Murphy Beds were invented for a simple, practical reason – to conserve space. The theory is that the bed folds away during the day and is only unfolded when needed. This allows a room to be used for one purpose during the day and then be transformed into a bedroom as required.
Although we mainly think of Murphy Beds as wall beds, in 1918 William Murphy invented a system that allowed the bed to be attached inside the door of a closet and folded down from there. In 1925 the company changed its name to reflect this, becoming the Murphy Door Bed Company, Inc. The word “Door” was dropped in 1990 when the company changed its name to Murphy Bed Co. Inc..
Can You Still Buy Murphy Beds?
The peak market for wallbeds was back in the nineteen twenties, however the company has continued in business ever since. As cities become ever more crowded, the pressure on space increases. Although there has been great recent interest in alternative space-saving beds such as futons or trundle beds, many people still buy wall beds.
There are two main styles of Murphy Bed: the original panel style where the whole bed simply folds down from the wall in one go, and the Bi-Fold or Closet style where doors are first opened and the bed folded out from within. A panel bed has the advantage that with no doors to open, less space is used. Bi-Folds tend to have simpler and lighter operating mechanisms. Consult your dealer or store for information about which is right for you.
The Murphy Bed of today bears little resemblance to the original design of a century ago that appeared in so many slapstick comedies (and which still make me smile!). Wallbeds on the market today include high quality designs with a choice of finishes that can be incorporated as part of a complete system of coordinated wall units – sometimes you can’t even tell that the bed is there. They usually have a counterbalancing mechanism to allow for easy raising and lowering. Some units even include extras such as fold-out night tables.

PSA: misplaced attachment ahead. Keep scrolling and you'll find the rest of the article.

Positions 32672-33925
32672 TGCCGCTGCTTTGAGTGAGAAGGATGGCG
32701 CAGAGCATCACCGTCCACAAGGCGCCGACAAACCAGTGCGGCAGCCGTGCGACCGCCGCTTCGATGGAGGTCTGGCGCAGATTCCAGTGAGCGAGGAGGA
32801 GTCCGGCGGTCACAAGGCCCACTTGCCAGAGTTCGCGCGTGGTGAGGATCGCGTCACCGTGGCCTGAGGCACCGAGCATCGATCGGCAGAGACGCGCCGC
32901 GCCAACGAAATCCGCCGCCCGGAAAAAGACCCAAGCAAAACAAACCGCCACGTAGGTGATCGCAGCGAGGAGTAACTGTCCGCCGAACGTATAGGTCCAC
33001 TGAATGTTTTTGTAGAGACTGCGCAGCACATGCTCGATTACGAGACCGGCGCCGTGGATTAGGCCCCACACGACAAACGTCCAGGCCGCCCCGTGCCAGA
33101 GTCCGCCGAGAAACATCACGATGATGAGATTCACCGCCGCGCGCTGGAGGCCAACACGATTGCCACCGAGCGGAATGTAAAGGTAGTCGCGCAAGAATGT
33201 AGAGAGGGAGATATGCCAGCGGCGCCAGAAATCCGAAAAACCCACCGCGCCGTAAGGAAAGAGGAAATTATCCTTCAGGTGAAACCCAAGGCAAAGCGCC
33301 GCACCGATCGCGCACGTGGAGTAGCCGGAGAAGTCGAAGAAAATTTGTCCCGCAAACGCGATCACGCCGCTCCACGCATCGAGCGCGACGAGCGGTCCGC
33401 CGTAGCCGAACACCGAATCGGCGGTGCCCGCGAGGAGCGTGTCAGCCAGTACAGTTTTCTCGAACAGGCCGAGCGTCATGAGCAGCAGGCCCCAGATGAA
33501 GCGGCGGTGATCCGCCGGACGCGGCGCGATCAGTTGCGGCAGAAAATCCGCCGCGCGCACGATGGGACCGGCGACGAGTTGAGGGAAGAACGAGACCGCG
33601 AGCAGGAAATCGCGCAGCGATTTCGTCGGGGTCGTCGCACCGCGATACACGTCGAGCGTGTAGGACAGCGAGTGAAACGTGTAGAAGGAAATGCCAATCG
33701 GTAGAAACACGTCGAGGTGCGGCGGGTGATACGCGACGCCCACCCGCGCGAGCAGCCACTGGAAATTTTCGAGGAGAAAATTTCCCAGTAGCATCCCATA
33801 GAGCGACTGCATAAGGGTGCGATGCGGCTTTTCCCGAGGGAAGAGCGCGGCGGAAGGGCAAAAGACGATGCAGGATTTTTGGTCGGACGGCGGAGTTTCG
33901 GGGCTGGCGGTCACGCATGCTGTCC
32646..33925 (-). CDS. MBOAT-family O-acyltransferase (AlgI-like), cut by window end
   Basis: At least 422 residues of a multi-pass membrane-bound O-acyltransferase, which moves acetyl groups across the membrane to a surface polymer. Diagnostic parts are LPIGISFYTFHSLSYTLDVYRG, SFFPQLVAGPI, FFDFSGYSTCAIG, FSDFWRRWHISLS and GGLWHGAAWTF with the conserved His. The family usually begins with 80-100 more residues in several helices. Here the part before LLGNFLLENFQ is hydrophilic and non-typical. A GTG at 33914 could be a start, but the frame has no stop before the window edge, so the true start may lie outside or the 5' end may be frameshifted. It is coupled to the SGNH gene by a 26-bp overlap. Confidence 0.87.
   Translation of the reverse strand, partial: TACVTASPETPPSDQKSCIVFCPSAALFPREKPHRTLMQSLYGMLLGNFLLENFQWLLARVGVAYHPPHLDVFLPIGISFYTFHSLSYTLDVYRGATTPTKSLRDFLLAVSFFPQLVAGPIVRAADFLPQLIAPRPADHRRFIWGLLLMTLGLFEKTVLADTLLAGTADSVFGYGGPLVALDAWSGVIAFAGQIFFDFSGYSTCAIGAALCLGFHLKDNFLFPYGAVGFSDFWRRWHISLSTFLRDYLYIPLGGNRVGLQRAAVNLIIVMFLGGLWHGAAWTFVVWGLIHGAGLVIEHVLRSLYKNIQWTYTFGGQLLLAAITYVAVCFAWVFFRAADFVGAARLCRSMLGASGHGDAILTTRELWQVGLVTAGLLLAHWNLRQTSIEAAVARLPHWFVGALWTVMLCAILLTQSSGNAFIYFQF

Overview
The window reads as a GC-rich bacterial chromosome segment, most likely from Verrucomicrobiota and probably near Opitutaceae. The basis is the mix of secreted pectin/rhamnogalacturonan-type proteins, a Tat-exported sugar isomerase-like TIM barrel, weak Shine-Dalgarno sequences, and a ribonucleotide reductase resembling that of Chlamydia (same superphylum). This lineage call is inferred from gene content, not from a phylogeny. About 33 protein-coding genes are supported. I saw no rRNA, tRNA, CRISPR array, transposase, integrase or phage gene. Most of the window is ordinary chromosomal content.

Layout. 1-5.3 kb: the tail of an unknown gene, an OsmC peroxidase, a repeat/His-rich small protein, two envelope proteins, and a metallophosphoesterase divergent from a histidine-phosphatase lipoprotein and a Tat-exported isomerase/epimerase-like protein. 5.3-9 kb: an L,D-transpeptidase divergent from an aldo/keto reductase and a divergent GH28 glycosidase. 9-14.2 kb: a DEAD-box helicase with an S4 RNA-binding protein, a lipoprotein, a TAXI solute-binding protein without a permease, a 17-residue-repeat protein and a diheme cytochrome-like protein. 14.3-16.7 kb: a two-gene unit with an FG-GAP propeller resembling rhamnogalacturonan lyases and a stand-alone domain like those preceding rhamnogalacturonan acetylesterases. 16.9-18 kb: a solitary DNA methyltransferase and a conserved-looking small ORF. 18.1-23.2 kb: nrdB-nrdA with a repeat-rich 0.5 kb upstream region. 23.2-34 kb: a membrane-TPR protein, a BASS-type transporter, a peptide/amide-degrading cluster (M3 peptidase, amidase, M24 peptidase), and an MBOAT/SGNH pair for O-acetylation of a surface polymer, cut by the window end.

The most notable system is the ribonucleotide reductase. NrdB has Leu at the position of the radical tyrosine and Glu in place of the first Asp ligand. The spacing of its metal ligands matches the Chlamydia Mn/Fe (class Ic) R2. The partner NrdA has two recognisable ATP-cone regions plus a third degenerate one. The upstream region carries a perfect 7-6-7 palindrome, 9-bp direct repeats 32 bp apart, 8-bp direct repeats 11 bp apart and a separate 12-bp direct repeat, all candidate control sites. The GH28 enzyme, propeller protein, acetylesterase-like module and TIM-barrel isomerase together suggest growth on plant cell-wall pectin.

If you have the skills then you can make your own wallbed from one of the kits or plans available to buy. If you take this route then be extremely careful regarding safety – if in doubt, take expert advice.
And for something completely different, you can even buy Murphy beds for your pets!
9. Platform Beds
A platform bed might be described as a “minimalist” bed. There is no box spring and, in many cases, no head or foot board.
At its simplest a platform bed is exactly what the name implies – a simple wooden or metal platform on which a mattress is placed. Because there is no box spring, a platform bed is usually very low set, however they are sometimes raised on legs in order to provide some under bed storage space.
Why Buy A Platform Bed?
People buy platform beds for a variety of reasons. Some simply like the sleek, minimalist design which works well with both a traditional Zen or Japanese theme as well as with a more modern, contemporary look. In fact the humble platform bed can be successfully incorporated into a variety of themes, everything from stark white to black leather!
For others the appeal lies less in aesthetic considerations than in the very practical consideration that they are less bulky and therefore often easier to move around than some traditional beds of the same size.
Since a platform bed is so basic, how is it an improvement on simply sleeping on the floor? The answer is that most modern platform beds don’t simply consist of a solid slab of wood or metal. Usually there are a number of individual slats criss-crossing between the edges of the outer frame. This can help to reduce the weight of the bed and also gives it a small degree of “springiness” that can make a platform bed more comfortable than you might expect.
A platform bed is often used with a simple high quality futon mattress. For extra comfort a modern memory foam mattress can be used. However you should be aware that some mattress manufacturers state that their products must be used on a solid foundation – a slatted surface might not be acceptable. Always check with the store where you buy or with the manufacturer for full details.
Platform beds are also popular with craft enthusiasts. For someone with practical skills (which rules me out!) assembling or building a platform bed is reportedly not too difficult a project. If you do want to build your own then kits and plans are available to buy online.